Ten reasons to choose an agency outside London

By Rachel Cass, senior account manager, Genesis PR.

It’s easy to get distracted by the ‘London factor’ when choosing an agency but the truth is, there are top PR consultancies based outside London across the country. Thanks to technology, clients can connect wherever they are, and location is not an issue when selecting an agency.

So, why are companies from FTSE 100 to SMEs choosing PR agencies based outside the big cities? Here is the rundown:

1 It’s a small world

General advances in technology e.g. skype, enable people to connect from anywhere in the world, while the rise of flexible working means many PR professionals are equipped to work remotely, providing the additional benefit of a highly responsive service.

2 Back to the roots

Consumers are demanding more personal connections to brands and businesses which has seen a rise in grassroots PR. Regional agency teams tend to live in local communities and so understand the area and local issues. Regional agencies are also experts in regional, local and hyper local media and often specialists in creating campaigns which relate to a variety of different audiences.

3 Nimble agencies

The nature and make up of regional agencies mean they are often more agile and responsive – an essential skill in today’s 24/7 media environment – and can adapt more quickly to clients’ changing needs.

4 The A-team

Regional agencies tend to put a more hands-on, senior team members on client accounts. With larger agencies, the pitch may be done by a director, but more junior employees often carry out the day to day work.

5 Personal service

Staff turnover rates are lower at regional agencies so the account team you sign up to is less likely to change. Building trusted relationships is an essential ingredient of successful PR – both with clients and media – and these can only be built over time. Longer standing partnerships ensure the needs of clients are fully understood and the best outcomes delivered.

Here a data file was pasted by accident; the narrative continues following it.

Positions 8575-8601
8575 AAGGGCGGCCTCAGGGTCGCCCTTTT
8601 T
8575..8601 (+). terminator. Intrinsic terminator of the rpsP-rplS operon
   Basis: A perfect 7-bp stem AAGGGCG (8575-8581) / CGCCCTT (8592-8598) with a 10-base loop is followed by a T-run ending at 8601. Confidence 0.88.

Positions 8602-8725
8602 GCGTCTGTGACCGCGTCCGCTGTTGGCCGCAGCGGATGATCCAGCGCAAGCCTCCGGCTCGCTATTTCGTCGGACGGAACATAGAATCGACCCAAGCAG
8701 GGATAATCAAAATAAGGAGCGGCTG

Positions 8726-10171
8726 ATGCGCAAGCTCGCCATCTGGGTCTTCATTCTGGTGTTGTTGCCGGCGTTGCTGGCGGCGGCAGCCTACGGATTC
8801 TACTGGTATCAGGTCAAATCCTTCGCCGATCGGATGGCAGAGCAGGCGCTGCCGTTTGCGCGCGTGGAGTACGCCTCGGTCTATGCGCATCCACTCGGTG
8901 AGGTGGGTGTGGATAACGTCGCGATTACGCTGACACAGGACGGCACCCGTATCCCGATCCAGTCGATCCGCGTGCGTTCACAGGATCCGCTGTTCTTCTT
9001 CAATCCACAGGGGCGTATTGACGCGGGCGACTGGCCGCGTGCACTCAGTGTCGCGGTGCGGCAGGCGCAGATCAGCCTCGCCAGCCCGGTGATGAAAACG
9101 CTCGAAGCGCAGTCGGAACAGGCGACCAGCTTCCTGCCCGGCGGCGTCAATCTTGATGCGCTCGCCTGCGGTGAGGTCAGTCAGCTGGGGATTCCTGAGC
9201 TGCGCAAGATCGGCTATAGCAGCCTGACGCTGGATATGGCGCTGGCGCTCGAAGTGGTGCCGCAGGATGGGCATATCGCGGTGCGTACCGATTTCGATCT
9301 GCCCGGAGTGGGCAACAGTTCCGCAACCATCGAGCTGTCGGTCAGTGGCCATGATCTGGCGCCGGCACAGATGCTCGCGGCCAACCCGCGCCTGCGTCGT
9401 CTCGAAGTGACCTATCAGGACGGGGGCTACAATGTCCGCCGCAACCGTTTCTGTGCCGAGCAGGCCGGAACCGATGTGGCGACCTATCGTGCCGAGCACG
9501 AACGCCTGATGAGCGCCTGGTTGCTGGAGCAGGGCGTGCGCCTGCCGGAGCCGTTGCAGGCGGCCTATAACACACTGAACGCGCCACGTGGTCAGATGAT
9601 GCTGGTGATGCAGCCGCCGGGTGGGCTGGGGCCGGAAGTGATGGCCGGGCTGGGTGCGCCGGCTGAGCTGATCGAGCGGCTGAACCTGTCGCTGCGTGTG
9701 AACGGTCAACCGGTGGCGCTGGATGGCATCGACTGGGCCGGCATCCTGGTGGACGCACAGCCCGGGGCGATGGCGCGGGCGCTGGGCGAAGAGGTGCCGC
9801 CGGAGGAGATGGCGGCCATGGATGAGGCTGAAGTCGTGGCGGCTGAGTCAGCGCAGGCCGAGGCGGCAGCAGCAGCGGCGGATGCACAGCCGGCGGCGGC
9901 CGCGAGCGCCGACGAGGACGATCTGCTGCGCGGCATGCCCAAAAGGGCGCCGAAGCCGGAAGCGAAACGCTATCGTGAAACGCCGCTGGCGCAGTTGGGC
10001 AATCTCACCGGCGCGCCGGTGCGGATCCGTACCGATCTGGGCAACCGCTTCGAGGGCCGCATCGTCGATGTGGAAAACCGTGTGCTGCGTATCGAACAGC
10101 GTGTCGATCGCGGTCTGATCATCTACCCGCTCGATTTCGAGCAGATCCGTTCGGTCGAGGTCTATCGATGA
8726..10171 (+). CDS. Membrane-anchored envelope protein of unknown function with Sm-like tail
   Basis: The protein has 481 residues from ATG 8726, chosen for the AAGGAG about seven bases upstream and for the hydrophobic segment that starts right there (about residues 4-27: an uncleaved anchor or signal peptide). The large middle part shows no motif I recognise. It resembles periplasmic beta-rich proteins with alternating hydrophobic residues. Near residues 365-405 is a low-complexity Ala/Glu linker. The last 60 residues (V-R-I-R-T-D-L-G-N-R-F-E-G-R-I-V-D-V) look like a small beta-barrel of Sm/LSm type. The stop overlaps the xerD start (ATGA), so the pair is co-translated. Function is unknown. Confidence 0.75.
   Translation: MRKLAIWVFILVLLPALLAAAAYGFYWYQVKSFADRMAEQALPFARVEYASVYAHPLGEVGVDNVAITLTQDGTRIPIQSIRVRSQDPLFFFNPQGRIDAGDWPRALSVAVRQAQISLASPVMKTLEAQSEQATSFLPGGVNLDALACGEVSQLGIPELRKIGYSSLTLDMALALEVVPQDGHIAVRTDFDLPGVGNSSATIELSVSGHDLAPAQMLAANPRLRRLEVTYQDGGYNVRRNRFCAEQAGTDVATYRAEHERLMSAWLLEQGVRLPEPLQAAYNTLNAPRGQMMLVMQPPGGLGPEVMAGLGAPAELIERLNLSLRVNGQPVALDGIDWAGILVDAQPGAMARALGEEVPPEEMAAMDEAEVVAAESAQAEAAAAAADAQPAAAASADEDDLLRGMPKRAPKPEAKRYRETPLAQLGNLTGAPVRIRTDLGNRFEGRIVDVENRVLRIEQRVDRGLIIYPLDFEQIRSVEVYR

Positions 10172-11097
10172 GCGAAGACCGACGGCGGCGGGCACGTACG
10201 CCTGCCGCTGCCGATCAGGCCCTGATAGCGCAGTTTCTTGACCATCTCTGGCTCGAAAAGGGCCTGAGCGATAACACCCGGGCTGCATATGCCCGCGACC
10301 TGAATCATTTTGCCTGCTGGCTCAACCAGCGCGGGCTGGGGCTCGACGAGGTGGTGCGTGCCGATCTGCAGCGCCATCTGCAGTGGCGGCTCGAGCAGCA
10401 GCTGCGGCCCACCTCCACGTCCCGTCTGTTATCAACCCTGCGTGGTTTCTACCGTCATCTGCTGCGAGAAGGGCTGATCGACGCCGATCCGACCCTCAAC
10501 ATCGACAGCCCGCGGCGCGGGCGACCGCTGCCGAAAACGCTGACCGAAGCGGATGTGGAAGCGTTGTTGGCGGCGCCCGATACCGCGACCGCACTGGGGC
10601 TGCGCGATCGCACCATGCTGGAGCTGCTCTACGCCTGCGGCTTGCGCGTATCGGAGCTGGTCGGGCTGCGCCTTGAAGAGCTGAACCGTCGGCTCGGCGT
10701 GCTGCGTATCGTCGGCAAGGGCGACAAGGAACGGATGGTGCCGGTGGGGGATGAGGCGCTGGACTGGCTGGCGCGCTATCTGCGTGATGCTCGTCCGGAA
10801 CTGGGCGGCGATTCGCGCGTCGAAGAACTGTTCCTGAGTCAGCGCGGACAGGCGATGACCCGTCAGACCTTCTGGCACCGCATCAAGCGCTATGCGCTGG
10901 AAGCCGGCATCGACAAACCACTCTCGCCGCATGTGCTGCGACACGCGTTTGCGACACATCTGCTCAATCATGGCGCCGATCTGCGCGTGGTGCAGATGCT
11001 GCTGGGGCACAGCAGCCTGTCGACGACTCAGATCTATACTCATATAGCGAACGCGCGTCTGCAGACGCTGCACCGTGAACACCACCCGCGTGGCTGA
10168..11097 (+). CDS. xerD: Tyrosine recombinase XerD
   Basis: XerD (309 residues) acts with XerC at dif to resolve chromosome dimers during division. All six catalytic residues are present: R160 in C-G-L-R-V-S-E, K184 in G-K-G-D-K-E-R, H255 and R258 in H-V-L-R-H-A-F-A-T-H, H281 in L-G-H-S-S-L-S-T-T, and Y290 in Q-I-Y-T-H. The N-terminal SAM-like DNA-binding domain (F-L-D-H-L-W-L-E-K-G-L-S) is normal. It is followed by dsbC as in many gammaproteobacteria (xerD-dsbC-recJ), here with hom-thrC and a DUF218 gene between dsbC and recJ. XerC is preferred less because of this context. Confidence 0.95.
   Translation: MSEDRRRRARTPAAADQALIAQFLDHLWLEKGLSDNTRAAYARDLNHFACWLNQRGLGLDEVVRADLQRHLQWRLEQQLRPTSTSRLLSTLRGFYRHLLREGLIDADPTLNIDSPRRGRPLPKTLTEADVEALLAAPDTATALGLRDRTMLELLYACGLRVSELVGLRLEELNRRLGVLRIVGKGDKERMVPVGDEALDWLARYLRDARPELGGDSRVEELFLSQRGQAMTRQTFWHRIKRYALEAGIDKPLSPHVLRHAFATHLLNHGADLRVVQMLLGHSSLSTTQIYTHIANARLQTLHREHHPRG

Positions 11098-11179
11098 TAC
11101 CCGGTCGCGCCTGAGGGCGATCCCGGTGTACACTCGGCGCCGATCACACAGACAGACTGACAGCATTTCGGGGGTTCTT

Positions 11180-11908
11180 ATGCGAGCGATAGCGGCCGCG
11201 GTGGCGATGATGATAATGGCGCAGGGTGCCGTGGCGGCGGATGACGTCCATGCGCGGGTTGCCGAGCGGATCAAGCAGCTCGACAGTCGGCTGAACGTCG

6 Value for money

Lower overheads mean lower costs, so you avoid the London premium and get better value for money.

7 Size doesn’t matter

Regional agencies get things done! They are not part of a big machine and have fewer levels and layers, so can work faster and smarter.

8 Working hard

Regional agencies have a point to prove and as a result, often work harder to show they can more than contend with city agencies, again, providing better value for money.

9 Talent pools

Talent and creativity exist around the UK, not just in the cities. Exceptional agencies across the country are attracting top PR professionals who don’t want the London commute and are helping to grow creative hubs outside of the major cities. Outstanding talent can be found in many locations such as Suffolk which offers a highly attractive alternative. More and more universities are also offering PR and creative degrees, meaning that expertise is developing across the country.

10 Multi-skilled